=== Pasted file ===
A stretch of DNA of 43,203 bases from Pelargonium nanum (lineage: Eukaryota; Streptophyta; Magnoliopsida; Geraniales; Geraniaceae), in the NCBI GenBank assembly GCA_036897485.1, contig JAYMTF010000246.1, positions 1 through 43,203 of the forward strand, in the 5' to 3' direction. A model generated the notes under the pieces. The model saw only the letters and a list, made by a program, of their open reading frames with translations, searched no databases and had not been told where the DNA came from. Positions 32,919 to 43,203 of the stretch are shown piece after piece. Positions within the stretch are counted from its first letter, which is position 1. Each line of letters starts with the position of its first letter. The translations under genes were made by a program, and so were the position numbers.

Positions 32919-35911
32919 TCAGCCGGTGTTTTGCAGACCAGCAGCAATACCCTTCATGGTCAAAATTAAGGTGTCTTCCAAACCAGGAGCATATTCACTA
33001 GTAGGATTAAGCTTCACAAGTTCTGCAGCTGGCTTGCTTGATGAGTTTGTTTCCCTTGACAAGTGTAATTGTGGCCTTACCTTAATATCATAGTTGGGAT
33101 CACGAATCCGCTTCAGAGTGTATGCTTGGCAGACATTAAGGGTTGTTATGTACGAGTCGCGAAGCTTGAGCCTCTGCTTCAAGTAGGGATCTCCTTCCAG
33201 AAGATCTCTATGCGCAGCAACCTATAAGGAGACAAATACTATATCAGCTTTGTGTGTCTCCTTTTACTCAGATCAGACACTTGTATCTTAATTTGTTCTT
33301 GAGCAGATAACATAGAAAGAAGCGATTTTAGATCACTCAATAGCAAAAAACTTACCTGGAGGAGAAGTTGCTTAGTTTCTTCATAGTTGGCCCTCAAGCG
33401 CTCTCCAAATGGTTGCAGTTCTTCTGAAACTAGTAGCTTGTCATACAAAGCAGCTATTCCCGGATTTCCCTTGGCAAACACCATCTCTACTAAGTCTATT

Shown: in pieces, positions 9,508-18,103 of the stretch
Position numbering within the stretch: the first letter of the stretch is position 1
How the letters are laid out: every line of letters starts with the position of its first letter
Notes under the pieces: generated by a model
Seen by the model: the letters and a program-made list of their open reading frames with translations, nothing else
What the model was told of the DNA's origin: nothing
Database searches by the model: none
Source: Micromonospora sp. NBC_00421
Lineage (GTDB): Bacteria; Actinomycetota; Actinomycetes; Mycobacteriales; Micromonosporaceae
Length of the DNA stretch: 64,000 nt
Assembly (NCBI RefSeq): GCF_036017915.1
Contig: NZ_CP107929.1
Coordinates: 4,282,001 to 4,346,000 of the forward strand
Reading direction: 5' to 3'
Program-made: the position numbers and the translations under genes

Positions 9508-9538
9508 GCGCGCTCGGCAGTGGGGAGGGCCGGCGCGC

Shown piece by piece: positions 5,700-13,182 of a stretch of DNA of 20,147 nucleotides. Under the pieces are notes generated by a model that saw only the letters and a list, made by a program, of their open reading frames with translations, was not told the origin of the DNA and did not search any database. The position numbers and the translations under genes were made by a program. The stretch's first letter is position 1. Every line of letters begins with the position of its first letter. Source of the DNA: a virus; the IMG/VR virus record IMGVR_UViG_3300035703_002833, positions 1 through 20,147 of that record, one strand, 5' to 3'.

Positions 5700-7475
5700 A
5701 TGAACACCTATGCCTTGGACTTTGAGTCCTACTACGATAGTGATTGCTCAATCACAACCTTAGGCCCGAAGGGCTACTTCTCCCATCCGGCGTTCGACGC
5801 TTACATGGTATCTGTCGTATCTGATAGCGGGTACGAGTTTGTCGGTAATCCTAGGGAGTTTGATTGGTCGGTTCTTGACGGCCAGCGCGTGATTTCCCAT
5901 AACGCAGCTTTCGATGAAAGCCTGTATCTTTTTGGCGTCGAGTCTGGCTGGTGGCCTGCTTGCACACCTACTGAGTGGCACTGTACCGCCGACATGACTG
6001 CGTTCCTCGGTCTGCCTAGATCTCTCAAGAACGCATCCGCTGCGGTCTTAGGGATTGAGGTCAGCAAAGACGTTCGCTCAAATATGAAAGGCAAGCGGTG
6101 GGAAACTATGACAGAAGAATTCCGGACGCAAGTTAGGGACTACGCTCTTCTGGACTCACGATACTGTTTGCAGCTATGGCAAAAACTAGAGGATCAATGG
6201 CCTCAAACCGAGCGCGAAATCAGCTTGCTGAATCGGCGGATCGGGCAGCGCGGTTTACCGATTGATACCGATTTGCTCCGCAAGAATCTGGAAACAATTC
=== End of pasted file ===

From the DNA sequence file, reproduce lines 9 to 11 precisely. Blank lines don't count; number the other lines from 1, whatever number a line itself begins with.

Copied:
Shown: in pieces, positions 9,508-18,103 of the stretch
Position numbering within the stretch: the first letter of the stretch is position 1
How the letters are laid out: every line of letters starts with the position of its first letter